The training I have received over the years reflects a belief that teaching literacy to students with significant disabilities does not require “prerequisites” or “readiness” or  that literacy can only be learned by “higher functioning” students. We all learn to read and write in basically the same ways, but literacy instruction for students with significant disabilities requires a more deliberate and concentrated effort to ensure the student has access to communication and learning. It requires a commitment to lots of time dedicated to comprehensive literacy instruction. If a student is not learning, we as educators need to figure out what is not working. It is our responsibility to provide meaningful instruction that offers repetition with lots of variety to engage and help these students generalize their learning in multiple environments. This and other principles of good ELA instruction are described in a DLM (Dynamic Learning Maps) module.

Camp instructionSo knowing what good instruction is and actually teaching are two very different things. My partner for the week, Darlene, and I spent our planning time designing lessons to reflect what we knew to be good instruction. Maggie and Josie spent two hours with us in the morning and afternoon. Our job was to provide their parents by week’s end a summary of activities we tried and ideas for helping their daughter improve in the area of literacy. We completed some assessments to help guide our instruction and quickly learned that things don’t always go as planned. We needed to give ourselves permission to get to know the girls and understand their interests.

Once we anchored our lessons based on the girls’ experiences, they started to make connections. Josie, for example, loved to play Tag with anyone who would run with her. We started taking pictures of her and others playing, printed them and shared the collection with Josie. I glued the pictures onto paper, showed Josie and waited for her response. She quickly started signing and verbalizing her descriptions of the pictures while laughing and smiling. It was clearly a motivating activity for Josie. I then handed her a pen and asked her to tell me IMG_1754about her pictures. Josie’s smile left her face and she signed “nervous”. She was not comfortable with this request, but with encouragement and permission to write in short segments throughout the week, she created a book about playing Tag. When her mom arrived Saturday, Josie read her the Tag book she created. This process required creativity to engage Josie and patience on my part to allow her the time she needed to express herself.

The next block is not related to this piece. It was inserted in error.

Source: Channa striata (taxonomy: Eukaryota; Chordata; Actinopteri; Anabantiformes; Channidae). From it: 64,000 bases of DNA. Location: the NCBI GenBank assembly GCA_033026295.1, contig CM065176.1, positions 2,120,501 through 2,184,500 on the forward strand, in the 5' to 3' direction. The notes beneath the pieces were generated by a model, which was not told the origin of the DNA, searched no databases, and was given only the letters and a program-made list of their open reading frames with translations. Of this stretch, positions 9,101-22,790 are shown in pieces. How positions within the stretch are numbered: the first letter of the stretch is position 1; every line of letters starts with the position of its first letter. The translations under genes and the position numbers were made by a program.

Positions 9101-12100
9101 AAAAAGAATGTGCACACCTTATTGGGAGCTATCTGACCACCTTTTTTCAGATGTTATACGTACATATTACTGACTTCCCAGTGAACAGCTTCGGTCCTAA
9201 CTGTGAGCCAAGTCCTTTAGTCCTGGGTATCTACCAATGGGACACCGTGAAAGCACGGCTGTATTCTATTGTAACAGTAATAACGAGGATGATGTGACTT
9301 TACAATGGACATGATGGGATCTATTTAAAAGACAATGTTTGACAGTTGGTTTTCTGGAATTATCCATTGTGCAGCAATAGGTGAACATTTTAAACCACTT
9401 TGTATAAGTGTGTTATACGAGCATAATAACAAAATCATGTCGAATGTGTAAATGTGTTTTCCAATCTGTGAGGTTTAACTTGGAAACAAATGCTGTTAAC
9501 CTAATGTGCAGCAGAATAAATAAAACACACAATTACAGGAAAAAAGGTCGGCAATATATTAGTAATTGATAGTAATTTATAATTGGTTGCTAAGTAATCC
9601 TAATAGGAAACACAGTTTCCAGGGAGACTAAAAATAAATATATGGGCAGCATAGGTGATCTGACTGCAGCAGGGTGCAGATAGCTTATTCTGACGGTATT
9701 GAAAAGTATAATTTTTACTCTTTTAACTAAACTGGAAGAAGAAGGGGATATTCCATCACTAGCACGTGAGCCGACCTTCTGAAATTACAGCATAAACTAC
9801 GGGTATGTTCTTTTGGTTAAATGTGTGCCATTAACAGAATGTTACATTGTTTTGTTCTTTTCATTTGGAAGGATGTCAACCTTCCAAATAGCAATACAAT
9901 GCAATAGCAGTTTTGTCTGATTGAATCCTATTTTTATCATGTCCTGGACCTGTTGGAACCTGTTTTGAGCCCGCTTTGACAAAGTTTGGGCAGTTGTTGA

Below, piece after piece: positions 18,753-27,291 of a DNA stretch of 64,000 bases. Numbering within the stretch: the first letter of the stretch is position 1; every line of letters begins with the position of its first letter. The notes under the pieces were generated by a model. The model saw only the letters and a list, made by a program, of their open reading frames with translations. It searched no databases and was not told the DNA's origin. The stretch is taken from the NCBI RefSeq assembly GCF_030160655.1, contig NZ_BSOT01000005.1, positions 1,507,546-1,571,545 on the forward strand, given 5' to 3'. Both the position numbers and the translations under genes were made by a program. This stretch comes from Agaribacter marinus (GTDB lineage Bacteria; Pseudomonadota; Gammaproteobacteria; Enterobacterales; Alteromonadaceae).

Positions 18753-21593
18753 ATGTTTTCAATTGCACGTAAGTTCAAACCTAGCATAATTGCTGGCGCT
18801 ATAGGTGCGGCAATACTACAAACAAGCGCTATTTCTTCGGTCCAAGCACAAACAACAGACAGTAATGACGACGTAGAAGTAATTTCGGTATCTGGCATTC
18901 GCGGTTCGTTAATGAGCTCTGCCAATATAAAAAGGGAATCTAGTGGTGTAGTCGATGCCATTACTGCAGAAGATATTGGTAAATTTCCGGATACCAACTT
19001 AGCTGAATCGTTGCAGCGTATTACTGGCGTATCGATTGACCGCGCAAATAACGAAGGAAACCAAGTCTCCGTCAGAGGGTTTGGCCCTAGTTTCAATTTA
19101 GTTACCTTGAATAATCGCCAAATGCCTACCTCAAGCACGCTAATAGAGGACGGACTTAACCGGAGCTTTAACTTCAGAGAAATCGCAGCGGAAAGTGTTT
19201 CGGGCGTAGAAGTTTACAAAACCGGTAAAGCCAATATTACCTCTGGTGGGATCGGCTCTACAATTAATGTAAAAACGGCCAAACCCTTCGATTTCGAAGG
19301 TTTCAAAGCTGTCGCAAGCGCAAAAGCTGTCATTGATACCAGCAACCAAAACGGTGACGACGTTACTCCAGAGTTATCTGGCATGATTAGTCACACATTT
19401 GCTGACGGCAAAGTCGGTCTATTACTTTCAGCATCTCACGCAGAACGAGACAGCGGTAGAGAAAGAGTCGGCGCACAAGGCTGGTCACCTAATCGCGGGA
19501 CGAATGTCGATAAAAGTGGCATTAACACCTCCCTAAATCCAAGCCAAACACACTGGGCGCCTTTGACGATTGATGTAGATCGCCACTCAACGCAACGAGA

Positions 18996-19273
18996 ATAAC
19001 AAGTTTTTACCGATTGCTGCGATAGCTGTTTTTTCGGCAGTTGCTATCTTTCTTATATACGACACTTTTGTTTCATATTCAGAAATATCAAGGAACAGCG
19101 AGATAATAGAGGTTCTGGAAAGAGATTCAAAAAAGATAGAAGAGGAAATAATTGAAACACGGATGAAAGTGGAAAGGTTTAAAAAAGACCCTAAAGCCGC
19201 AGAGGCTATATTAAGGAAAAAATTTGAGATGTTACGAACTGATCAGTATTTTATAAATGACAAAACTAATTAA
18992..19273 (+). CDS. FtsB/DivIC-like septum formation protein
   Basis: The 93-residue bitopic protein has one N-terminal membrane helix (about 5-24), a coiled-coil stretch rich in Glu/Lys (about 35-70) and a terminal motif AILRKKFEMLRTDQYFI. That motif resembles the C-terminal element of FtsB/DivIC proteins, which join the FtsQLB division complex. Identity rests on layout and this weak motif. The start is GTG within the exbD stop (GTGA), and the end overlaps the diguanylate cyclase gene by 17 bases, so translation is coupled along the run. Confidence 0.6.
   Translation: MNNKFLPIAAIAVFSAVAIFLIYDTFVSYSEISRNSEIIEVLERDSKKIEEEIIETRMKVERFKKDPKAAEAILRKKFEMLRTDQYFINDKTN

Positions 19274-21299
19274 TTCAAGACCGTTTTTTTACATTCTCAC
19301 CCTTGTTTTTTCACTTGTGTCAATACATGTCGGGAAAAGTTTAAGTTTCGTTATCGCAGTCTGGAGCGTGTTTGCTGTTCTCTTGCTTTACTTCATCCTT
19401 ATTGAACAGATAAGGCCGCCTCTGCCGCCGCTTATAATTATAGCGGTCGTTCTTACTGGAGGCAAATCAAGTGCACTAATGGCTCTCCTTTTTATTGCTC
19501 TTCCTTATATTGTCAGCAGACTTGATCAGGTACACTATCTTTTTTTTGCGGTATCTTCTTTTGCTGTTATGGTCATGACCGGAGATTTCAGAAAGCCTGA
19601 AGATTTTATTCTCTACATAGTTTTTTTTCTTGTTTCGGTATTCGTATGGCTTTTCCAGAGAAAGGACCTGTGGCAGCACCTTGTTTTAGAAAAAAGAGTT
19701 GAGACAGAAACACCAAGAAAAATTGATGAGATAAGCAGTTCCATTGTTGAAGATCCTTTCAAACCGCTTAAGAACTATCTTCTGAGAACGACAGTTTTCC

Another opportunity for making connections to the girls’ experiences came about the last day of camp. Maggie relies on an alternate communication device; she is unable to speak and has physical limitations that make using her hands for signing impossible. Despite these limitations, Maggie had a very typical “goal” for camp: she wanted to kiss a boy! She achieved her goal (Luke gave her a kiss on the cheek) and was so excited. She even texted her mom, letter by letter, using a head mouse connected to her device mounted on her wheel chair.Camp Maggie writing

There was a dance Friday night and one of the counselors suggested that maybe she and Luke could dance. Maggie smiled and typed out “Write a note to ask him.” Unfortunately, Maggie was in a lot of pain that day. Her chair was bothering her and she kept saying that her back hurt. Karen Erickson came by and asked Maggie if she would like to lay down. I was disappointed, thinking Maggie would have to go back to her cabin, but there was a bean bag in the room, and Maggie’s counselor transferred her. In a more comfortable position, but without her device, Karen guided me through an alternate way of helping Maggie write her note. With a pad of paper on my lap, I went through the alphabet, letter by letter, until Maggie raised her eyes for “yes”. I wrote down each letter until she completed what she wanted to write:Camp Maggie note

Maggie gave her note to Luke at lunch, and the two shared a sweet dance. If Maggie had not been given the opportunity to switch positions, she likely would not have written her note. We as teachers need to embrace teachable moments even when obstacles arise. This method was shared with Maggie’s Mom, who immediately saw the potential for using this to communicate with Maggie during car rides. Instead of crying to let her Mom knows she needs something, she now has access to the alphabet when hooking up her device is not convenient.

Based on observations and assessments given to the girls, a recommendation for reading easy books would help with print processing and language difficulties.  One resource shared with both girls was Tarheel Reader. This free site houses thousands of easy-to-read and accessible books on a wide range of topics. Each book can be speech enabled and accessed using multiple interfaces, including touch screens and the IntelliKeys with custom overlays. Both Maggie and Josie loved going on the site and searching out books. Maggie even bookmarked the site as a favorite. She now has independent access to thousands of books.